festive

Edward Pola and George Wyle might have called it ‘the most wonderful time of the year’, but new research suggests that over 45 percent of us feel more stressed and anxious in December than any other time of the year. So much so, 16 percent of Brits would rather submit a tax return than see family at this time of the year and just over a quarter find Christmas Day more mentally draining than a job interview, according to a poll by Deichmann.

“It’s supposed to be the most wonderful time of the year, but this research highlights how incredibly anxious people become in the run up to Christmas,” says Josephine Soei, marketing manager for Deichmann. “So much is expected of us and it’s a busy time of year. It’s ironic that we’re all supposed to be having a ball and yet nearly half of adults say it’s the worst time of the year.”

The spiralling cost of everything is the main source of stress for Brits. However, getting the right food in and making sure everyone is having a good time also add to our anxiety. So, how can you get everything done and keep your stress levels in-check?

Make a list: It’s one of the most simplest things you can do and yet when we’re up against it most of us forget to take a couple of minutes out and write a to-do list. Not only will it help you create a plan of action, but it will also ensure you don’t forget anything… as long as it’s on the list. 

Calm your nerves: In the most stressful moments our nervous system can be sent into overdrive. At this time of the year most of us aren’t getting enough sleep either, which makes us feel more jittery. While Magnolia Rhodiola Complex won’t cure this completely, the clever blend of herbs and extracts will help your body relax and manage spikes in your cortisol.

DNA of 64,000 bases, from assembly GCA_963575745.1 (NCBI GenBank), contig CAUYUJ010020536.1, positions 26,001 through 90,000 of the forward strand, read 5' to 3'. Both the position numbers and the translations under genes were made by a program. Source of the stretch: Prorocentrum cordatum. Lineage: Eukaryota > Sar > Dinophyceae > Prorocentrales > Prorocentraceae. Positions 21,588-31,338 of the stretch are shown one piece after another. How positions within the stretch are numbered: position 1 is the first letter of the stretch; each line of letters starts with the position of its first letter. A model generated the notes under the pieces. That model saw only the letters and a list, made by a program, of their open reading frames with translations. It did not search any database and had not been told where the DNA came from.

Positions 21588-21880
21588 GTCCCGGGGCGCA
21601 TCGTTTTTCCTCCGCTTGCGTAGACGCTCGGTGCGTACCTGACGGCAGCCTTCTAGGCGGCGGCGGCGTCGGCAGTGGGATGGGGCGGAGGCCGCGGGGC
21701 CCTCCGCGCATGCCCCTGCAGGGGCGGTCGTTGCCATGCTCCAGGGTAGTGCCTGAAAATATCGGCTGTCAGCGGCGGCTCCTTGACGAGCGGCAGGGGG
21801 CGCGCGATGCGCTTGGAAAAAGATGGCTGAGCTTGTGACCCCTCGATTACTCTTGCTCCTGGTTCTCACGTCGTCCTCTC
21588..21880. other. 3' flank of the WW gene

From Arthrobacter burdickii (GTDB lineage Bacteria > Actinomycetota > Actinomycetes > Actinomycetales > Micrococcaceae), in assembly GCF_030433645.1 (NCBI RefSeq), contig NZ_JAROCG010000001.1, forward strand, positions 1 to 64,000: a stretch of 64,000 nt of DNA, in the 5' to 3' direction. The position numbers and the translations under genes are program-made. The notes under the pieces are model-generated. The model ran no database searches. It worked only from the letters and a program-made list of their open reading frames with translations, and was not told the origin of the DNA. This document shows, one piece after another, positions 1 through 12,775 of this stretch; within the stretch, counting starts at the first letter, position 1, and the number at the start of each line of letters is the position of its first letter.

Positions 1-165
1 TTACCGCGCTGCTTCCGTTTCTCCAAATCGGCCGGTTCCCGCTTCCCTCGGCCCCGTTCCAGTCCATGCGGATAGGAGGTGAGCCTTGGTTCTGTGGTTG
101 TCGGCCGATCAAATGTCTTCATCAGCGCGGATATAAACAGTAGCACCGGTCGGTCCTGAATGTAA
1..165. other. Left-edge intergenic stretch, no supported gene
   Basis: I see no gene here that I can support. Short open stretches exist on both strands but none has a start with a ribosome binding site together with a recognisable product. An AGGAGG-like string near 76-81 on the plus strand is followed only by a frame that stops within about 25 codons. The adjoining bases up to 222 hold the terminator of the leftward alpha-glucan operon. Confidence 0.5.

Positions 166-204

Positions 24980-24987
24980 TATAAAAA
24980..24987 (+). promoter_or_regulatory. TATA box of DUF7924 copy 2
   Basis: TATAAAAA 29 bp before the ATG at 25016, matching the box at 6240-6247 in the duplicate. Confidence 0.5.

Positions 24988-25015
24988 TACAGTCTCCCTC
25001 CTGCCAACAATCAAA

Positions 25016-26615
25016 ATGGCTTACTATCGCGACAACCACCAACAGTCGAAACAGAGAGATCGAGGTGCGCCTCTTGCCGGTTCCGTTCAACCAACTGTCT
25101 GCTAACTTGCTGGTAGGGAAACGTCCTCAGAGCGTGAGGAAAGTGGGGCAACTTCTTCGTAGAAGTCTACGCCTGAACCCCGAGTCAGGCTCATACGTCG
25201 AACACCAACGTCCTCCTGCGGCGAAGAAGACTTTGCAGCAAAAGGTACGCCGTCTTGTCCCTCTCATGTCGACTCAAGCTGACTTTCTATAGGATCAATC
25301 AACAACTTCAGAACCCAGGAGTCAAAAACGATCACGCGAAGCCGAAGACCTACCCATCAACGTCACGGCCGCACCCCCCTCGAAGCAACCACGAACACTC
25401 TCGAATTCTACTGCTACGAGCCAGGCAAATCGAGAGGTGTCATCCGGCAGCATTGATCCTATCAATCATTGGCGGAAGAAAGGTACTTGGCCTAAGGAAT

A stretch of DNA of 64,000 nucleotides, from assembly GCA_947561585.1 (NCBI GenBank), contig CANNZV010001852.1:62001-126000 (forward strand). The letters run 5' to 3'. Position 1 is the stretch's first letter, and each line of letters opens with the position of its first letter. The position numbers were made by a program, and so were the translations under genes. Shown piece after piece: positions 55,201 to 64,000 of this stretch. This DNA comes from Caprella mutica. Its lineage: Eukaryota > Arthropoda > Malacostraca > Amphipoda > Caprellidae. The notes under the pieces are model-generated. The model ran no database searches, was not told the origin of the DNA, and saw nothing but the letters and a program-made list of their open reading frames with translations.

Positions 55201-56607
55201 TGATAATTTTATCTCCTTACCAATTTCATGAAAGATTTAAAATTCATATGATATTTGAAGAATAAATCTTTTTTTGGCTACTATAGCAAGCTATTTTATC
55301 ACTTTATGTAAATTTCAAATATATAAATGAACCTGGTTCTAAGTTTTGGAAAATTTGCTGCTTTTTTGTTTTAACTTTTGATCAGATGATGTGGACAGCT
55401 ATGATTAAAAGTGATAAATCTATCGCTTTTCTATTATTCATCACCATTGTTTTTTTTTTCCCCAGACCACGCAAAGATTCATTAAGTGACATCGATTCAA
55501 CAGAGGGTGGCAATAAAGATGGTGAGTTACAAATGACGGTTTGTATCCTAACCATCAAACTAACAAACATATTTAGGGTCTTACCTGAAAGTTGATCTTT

Stock-up on magnesium: When we’re stressed and tired our magnesium supply can take a battering. While bathing in magnesium flakes might be one of the best ways to absorb the mineral, you can also take Neuro-Mag by Life Extension supplements or massage Better You’s dreamy Magnesium Oil Original Spray into the soles of your feet before your go to bed.

Embrace self-care Sunday: It’s a word we have heard a lot this year, but engaging in a little self-care each week, especially at this time of year, can really help calm your mind and refocus your thoughts. For this, we love nothing more than slipping on a Spacemask for 10 minutes. It lives up to its tagline and offers ‘interstellar relaxation’. 

Why You Should Become A Tea Drinker

Tea

How many times has someone offered to make you a cup of tea when it feels like your world is coming crashing down? In the UK, a warm cuppa is seen as the answer to many of life’s perils and there is plenty of research to back up this assumption. Over the years studies have revealed that tea can help to not just improve our mood, but also support our heart and our mental health. Recent research by the National University of Singapore has found that drinking tea regularly could also help protect against cognitive decline as we age. Read More…

Do You Have Highly Functioning Anxiety?

Anxiety

At one point or another all of us have experienced stress and anxiety. In fact, according to recent headlines 82 percent of us feel stressed or anxious at least once during the working week. Would you regard yourself as having highly functioning anxiety though? While it’s not medically recognised, the term is becoming increasingly common. Read More…

Shabir and Trinny On Menopause

Shabir and Trinny

If you missed Shabir and Trinny Woodall’s Facebook Live this weekend, catch up on everything here. Themed solely around the menopause, Shabir offered advice on how to tackle the most common symptoms with natural remedies.
Read More…